When the 86-year-old artist Peter Saul, who currently has a retrospective at the New Museum in New York, graduated from the Washington University in St. Louis in the mid-1950s he packed up and headed straight to Europe, but the luck that was awaiting him there would eventually turn the Pop Art precursor into a superstar back in America.
Living in Paris in 1960, he was introduced to the Chicago and New York art dealer Allan Frumkin by the Chilean modernist Roberto Matta, whom Saul had never met but to whom he had sent him some drawings after seeing his work. When Matta suggested Saul meet Frumkin in a bar of a hotel, the artist showed him his work, which the dealer bought and continued to acquire and show in his galleries for the next thirty-seven years.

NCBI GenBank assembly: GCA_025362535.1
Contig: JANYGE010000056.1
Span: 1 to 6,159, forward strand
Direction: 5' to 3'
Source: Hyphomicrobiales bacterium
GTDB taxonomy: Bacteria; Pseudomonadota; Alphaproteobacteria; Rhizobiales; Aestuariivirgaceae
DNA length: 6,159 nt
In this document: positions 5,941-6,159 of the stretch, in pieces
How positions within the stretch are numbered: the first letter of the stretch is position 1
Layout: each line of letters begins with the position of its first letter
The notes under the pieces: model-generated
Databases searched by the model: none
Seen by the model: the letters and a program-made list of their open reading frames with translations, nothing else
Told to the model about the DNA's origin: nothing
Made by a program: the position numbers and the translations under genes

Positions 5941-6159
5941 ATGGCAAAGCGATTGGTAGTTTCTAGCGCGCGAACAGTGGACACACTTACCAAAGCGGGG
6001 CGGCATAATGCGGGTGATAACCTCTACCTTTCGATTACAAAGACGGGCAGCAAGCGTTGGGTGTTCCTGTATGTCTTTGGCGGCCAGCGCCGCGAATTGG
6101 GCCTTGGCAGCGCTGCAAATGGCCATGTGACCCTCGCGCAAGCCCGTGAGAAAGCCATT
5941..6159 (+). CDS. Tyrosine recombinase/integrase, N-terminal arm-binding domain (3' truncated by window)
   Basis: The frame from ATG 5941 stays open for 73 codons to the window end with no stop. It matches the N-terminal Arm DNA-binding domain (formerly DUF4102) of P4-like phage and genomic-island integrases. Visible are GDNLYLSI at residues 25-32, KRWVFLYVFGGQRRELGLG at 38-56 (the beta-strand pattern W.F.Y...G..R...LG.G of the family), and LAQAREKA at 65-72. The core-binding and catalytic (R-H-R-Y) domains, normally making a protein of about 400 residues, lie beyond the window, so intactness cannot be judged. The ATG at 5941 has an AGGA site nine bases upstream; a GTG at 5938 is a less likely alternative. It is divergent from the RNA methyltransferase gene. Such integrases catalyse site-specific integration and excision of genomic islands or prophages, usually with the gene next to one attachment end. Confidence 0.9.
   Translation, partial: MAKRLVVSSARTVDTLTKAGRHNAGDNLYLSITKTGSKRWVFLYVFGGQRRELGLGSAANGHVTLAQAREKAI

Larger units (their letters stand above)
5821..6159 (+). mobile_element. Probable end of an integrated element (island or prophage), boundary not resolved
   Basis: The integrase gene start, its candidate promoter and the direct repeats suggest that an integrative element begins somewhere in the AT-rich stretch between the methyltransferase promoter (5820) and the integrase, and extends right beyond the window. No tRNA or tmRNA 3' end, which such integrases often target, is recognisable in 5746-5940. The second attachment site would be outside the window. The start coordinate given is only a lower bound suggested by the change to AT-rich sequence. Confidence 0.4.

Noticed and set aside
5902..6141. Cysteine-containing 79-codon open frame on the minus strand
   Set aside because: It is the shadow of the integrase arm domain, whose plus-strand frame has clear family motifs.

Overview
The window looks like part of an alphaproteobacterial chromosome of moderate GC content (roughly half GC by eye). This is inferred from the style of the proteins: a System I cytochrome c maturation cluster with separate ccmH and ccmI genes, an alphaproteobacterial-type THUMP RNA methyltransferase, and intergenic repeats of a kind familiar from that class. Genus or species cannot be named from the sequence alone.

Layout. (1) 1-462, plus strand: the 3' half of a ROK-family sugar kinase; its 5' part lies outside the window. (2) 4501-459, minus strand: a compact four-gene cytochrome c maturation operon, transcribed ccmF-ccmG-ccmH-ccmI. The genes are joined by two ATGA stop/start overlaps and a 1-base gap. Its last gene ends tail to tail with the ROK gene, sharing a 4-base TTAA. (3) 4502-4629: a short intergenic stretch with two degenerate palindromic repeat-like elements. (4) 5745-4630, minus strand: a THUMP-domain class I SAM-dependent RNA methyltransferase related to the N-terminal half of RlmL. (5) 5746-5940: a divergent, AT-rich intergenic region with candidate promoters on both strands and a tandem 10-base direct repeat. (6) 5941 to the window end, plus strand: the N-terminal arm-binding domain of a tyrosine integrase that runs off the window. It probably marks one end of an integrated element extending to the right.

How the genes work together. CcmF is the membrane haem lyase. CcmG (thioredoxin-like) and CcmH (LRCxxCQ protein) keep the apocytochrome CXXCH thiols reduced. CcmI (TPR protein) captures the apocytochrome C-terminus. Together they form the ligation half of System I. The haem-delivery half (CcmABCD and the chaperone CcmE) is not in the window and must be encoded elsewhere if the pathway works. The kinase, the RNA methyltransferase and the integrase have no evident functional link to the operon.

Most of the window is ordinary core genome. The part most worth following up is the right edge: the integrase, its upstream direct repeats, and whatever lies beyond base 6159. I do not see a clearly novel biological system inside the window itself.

When the support eventually ended, an expanded contemporary art world—one with a revisionist eye—was finally ready to fully embrace Saul’s powerful paintings and wildly wonderful works on paper.
Born in San Francisco in 1934, he was the only son of an oil executive and a secretary. Primarily brought up by a nursemaid, he was sent off to a strict boarding school in Canada at age ten, which helped shape the life-long rebel he would become. Smart, but awkward as a youth, he graduated high school at age fifteen and quickly decided that an office job was not for him.